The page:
Equifax Settles Federal Charges of Improperly Selling Consumer Data to Marketing Group

Equifax Information Services, LLC—one of the three major U.S. credit reporting agencies—reached a resolution yesterday with the Federal Trade Commission concerning charges the credit bureau had unlawfully sold lists of consumers who had missed mortgage payments. Equifax, as well as the company that purchased the millions of names, will pay about $1.6 million to settle allegations they violated both the Fair Credit Reporting Act and the FTC Act.

In the first settlement, Equifax will pay $393,000 to settle charges that between January 2008 and early 2010 it sold more than 17,000 prescreened lists of consumers to Direct Lending Source, Inc., for purposes other than those allowed under the FCRA. According to the FCRA, such sales are only permissible if they are used to make “firm offers of credit or insurance.”

But in the cases cited, Equifax sold Direct Lending names of consumers who were past due on mortgage payments, which were then resold to third party companies that used the information for general marketing purposes, often contacting the financially-distressed consumers to market debt management products. Many of the companies have been investigated for fraud by law enforcement.

An Equifax spokesman told Reuters the credit bureau ended its affiliation with Direct Lending last year.

“We reached an agreement with the FTC regarding issues they brought to our attention regarding Direct Lending, which was a former customer of Equifax,” Klein said. “As part of this settlement we did not and do not admit to any wrongdoing.”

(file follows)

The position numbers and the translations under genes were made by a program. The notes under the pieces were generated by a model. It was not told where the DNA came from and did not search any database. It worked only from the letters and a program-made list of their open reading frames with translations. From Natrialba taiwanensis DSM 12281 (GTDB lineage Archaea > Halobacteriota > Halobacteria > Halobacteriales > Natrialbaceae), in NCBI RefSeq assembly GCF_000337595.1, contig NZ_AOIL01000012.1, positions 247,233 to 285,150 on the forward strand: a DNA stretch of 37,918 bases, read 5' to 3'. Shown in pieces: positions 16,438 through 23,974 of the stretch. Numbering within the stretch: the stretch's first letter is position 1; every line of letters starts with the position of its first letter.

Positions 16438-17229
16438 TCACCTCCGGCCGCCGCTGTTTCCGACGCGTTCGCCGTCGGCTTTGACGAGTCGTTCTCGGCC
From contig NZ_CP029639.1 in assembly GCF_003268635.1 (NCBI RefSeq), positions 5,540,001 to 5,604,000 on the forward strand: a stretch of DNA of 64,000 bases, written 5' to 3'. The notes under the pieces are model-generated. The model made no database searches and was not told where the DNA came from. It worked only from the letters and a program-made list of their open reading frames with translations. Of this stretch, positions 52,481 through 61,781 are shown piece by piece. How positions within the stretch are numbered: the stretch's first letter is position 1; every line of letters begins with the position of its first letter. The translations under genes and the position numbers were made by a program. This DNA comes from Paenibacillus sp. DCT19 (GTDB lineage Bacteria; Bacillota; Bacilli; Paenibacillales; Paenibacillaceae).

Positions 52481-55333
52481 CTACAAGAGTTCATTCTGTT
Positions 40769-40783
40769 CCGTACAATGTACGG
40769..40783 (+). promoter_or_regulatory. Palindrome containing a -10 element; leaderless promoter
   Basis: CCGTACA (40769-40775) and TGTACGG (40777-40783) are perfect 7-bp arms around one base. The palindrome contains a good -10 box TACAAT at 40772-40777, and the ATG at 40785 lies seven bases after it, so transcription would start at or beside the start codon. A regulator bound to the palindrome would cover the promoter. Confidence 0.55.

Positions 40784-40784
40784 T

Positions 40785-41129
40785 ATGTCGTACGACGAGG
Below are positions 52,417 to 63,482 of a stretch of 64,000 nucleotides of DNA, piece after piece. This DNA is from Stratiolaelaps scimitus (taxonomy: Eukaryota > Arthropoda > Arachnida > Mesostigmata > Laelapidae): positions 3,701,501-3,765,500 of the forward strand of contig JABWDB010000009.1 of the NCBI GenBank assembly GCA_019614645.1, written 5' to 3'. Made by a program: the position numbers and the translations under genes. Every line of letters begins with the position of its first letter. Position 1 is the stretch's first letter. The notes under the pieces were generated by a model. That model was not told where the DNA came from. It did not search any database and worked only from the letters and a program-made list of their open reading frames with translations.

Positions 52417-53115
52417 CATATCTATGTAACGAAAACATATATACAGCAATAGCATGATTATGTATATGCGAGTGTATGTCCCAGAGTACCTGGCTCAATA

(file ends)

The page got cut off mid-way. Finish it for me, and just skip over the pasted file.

In addition to paying $393,000, Equifax will be prohibited from supplying prescreened lists to any firm or individual that does not have a lawful purpose to receive them. The credit bureau will also be required to maintain reasonable procedures to prevent prescreened lists from reaching anyone who does not have a legitimate reason to receive them, and prohibited from selling such lists to any organization marketing debt relief products or mortgage assistance services if fees are charged in advance.

A second settlement, between the FTC and Direct Lending, was also announced, in which the defendant was ordered to pay a $1.2 million penalty. Furthermore, Direct Lending and its affiliates will hereby be prohibited from obtaining consumer reports without a lawful purpose or selling such reports to debt relief or mortgage assistance agencies that charge fees in advance. Direct Lending will also be required to disclose to any credit bureau from which it purchases a report the identity of any third party to which it sells the report, as well as the third party or affiliate’s purpose in purchasing the report.

The two settlements are tied to the FTC’s battle to not only safeguard consumer privacy, but protect consumers who are experiencing financial distress. Since 2008, the agency has filed more than 40 cases against firms that offer mortgage relief services but do not deliver. The schemes have cost consumers hundreds of millions of dollars. Fortunately, FTC actions have assisted tens of thousands of victims of such scams, and prevented just as many from becoming future victims.